This guest article is written by Richard Hughes-Jones, ‘The Boss’ at Firewerks and a Seedcamp mentor. He works with C-teams of startups and early-stage businesses to help them scale up. This article addresses a topic covered during a recent workshop with Shoprocket, a Seedcamp company.
One of the biggest challenges that startups face is choice, or too much of it. When it comes to taking a product to market there are a thousand and one different ways that you can do it. Committing to rapid lean style experimentation is a good start, but it can be dangerous if a random approach is taken because this spreads time and resource constrained founding teams too thinly.
Lean experimentation should not be an exercise in launching darts at a dartboard, hoping that you land a bull’s eye.
With clear goals set, founding teams must make informed decisions about where, how and in what order experiments will be focused in order to get the greatest bang for their limited buck. A thousand and one ideas must be intelligently turned into a hundred and one activities that can actually be executed.
Turning strategic thought into actionable tasks
A few weeks ago I ran a full day Workshop with the C-team at ShopRocket in which we took on this challenge. ShopRocket offers an enterprise level eCommerce payment solution that integrates into any existing application with one line of code. If you are exploring new online payment platforms then check them out.
With a number of impressive customers now onboard they need to ramp up sales over the next six months. Here’s what we did in the Workshop:
- Asked ourselves some searching questions about ShopRocket’s goals for the future and anticipated milestones along the way
- We produced a long list of all ShopRocket’s potential markets, by individually taking some quiet time then comparing what everyone had come up with
- Posted the long list up on the wall and defined criteria against which to ‘filter’ it. This included variables such as size and growth potential of customers, transaction volumes versus size, brand value, how much effort and time it might take to acquire clients and their technology integration capability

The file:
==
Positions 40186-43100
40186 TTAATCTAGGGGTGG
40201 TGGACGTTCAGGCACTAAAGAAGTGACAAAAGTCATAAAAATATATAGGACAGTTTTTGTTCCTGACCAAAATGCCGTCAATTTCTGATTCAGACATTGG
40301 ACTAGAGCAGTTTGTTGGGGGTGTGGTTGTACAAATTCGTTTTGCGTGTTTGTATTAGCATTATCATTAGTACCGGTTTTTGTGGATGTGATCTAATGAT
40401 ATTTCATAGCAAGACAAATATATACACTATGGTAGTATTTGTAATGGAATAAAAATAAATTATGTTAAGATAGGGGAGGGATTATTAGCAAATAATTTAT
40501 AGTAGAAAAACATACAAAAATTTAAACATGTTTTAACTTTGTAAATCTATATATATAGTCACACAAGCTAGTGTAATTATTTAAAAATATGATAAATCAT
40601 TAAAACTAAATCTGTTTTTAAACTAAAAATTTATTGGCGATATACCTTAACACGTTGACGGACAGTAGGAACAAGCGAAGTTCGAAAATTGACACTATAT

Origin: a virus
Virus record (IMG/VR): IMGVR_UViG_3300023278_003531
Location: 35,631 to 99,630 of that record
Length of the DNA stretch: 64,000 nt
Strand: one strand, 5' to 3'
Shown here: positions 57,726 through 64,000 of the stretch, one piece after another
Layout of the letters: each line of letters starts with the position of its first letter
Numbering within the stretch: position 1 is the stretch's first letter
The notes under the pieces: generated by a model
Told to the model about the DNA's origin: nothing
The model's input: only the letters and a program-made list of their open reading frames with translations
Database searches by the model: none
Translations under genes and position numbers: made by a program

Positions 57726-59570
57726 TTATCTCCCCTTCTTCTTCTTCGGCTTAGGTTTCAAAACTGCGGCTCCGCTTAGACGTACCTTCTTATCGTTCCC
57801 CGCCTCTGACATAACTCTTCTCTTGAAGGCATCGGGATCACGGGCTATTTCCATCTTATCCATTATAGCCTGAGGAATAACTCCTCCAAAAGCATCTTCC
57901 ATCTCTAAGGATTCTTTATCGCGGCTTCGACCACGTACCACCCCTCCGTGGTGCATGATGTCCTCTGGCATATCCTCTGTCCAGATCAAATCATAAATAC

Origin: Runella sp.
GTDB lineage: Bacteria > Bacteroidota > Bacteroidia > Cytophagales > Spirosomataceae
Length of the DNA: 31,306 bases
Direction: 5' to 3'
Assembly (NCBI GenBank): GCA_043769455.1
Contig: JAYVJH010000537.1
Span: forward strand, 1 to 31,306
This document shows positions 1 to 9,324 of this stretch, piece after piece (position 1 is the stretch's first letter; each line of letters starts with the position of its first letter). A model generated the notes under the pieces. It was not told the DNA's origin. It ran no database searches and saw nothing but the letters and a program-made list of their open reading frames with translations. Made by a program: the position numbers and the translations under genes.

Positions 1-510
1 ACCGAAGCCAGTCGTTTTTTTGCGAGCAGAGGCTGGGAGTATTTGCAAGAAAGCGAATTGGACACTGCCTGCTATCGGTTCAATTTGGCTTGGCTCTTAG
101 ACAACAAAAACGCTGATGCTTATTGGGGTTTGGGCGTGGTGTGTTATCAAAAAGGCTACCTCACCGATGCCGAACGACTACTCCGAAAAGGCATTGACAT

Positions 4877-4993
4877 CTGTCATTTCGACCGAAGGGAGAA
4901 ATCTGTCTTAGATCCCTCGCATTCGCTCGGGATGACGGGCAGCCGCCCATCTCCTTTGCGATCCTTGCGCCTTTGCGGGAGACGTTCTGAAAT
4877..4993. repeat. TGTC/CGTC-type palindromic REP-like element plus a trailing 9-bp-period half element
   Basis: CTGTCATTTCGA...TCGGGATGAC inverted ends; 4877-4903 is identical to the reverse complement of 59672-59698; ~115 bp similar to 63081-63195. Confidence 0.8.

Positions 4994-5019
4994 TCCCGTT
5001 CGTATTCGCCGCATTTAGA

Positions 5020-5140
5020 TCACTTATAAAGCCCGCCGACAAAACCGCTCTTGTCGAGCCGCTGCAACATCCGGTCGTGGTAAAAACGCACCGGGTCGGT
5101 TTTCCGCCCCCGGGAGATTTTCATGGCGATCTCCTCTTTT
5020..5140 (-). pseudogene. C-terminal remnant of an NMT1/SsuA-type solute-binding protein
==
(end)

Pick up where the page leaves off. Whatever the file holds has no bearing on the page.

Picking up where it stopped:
- The long list was ‘scored’ against the criteria. Unattractive markets were put to one side and attractive ones were ranked in order of overall appeal
- Relatively quickly, and simply by moving notes around on the wall, we had arrived at a short list of prioritised markets
- We followed up by defining sales channels, process and evaluation criteria for acquiring customers from each market
What Shoprocket now has is a highly flexible strategic sales plan. The team can organise themselves around the plan and, in short sprints, quickly target customers in specific markets and evaluate success.
For Shoprocket’s CEO, Anthony Gale, “Actually taking some time to identify all the markets available but focus on the most appropriate ones is really valuable”.
Otherwise, he says “In a startup environment it’s very easy to disappear off in random directions, without the physical and financial resources to execute on them all and understand where real value lies”.
A goal-orientated approach, supported by a clear and executable plan is the essence of good business strategy.
Most importantly, it ensures focus, a quality often lacking in many startups. It’s Mark Suster who reminds us that “the best teams are hyper focused” and are often defined by what they choose not to do: “the scarcest resource in your company is management bandwidth. Spend it wisely” he says. I’d recommend giving his post a read.